Cyprus-Egypt gas pipeline to cost $800 mln-$1 bln
CAIRO, (Reuters) - A planned pipeline connecting Cyprus' Aphrodite gas field to Egypt's liquefied natural gas (LNG) facilities will cost between $800 million and $1 billion, Egyptian Petroleum Minister Tarek El Molla said.
Egypt has rapidly increased its production of natural gas and hopes to become a hub for exporting to Europe after making a series of big discoveries in recent years.
Molla, speaking at a joint news conference with Cyprus Energy Minister Yiorgos Lakkotrypis, said Cypriot gas would be used in part for domestic consumption and in part for export.
Molla said last month that Egypt aims to sign an agreement with Cyprus for a pipeline to transport gas from the Aphrodite field to its LNG facilities.
Lakkotrypis said a final agreement on the pipeline would be signed as quickly as possible but did not specify when.
Egypt hopes to halt gas imports by 2019 and achieve self-sufficiency.
Egypt has an extensive pipeline network and two idle gas liquefaction plants ready to export new gas as it arrives.
The country believes its strategic location straddling the Suez Canal and the land bridge between Asia and Africa and its well-developed infrastructure will help turn it a trading and distribution center for countries in the region and beyond.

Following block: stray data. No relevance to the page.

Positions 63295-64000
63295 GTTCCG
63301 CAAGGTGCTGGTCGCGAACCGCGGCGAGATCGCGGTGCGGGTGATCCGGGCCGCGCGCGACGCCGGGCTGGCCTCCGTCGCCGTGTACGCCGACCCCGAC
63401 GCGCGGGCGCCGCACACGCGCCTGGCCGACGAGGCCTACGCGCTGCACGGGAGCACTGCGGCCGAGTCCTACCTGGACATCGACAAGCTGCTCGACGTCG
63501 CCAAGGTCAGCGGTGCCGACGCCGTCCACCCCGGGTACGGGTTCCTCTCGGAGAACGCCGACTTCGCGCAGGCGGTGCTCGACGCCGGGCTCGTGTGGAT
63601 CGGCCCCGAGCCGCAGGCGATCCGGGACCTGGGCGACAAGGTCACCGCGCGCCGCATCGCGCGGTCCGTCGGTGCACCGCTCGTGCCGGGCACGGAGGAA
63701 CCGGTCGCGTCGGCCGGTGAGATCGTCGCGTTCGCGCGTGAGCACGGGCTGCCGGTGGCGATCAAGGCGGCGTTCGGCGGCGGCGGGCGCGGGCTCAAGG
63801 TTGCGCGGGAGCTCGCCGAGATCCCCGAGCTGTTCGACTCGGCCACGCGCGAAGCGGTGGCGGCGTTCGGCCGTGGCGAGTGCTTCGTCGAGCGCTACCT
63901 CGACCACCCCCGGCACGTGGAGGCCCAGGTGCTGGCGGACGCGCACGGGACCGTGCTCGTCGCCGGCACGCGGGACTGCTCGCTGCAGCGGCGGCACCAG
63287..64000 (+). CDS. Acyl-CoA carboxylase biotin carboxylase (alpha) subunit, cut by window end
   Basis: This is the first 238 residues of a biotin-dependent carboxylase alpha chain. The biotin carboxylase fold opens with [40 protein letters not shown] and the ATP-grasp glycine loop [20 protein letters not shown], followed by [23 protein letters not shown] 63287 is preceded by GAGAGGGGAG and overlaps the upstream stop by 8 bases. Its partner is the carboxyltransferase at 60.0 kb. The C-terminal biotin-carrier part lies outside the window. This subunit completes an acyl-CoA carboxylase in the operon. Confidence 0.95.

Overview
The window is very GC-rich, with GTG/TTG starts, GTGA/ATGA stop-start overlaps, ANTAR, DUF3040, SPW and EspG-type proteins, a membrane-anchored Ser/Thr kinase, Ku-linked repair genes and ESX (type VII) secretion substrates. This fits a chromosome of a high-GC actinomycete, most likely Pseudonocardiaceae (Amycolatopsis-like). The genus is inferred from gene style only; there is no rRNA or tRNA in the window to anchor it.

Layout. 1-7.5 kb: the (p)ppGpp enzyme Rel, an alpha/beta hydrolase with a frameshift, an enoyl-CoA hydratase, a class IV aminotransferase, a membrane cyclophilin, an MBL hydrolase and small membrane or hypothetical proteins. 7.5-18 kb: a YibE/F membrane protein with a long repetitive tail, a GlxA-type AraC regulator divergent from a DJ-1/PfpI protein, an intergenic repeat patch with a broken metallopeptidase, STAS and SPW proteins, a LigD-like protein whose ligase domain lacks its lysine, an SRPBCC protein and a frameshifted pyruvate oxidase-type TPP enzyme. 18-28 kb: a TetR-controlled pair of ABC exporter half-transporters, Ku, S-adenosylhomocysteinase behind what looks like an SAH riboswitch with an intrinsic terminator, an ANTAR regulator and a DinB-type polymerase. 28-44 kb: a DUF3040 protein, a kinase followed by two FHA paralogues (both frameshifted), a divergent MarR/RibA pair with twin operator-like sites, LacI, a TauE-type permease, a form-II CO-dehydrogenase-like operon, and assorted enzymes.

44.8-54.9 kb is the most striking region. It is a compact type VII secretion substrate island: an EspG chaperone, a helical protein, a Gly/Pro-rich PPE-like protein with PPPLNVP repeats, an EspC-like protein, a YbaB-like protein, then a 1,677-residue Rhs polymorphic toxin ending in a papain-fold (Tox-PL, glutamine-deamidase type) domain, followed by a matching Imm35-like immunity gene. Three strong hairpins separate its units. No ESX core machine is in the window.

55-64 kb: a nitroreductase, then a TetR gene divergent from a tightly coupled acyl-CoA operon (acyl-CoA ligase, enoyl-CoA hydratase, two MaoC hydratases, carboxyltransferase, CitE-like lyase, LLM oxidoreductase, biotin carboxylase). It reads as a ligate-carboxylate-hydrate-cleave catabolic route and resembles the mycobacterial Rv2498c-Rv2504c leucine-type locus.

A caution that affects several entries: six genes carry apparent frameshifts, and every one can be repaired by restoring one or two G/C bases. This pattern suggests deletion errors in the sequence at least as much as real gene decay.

Molla said that domestic gas production has increased to 5.7 billion cubic feet per day as a result of new production coming online, up from 5.5 billion in February.
It rapidly increased its production of natural gas in 2017 with four major new gas production projects coming online, some ahead of schedule. Its newly discovered fields include the mammoth Zohr field discovered by Italy's Eni in 2015.
Egypt is targeting about $10 billion in foreign investment in the oil and gas sector in the 2018/19 fiscal year that begins in July, Molla said last month, matching the figure expected for the current year. (Reporting by Ahmed Ismail; writing by Eric Knecht; editing by Jason Neely and Adrian Croft)
At CERAWeek by IHS Markit, held in Houston in March, IEA Director Fatih Birol said that the world would soon see a major second wave of shale gas production from the US in response to higher energy prices and growing demand from India and China.
Mozambique and Tanzania hold an estimated 180 Tft3 and 57 Tft3 of proven natural gas reserves, respectively.
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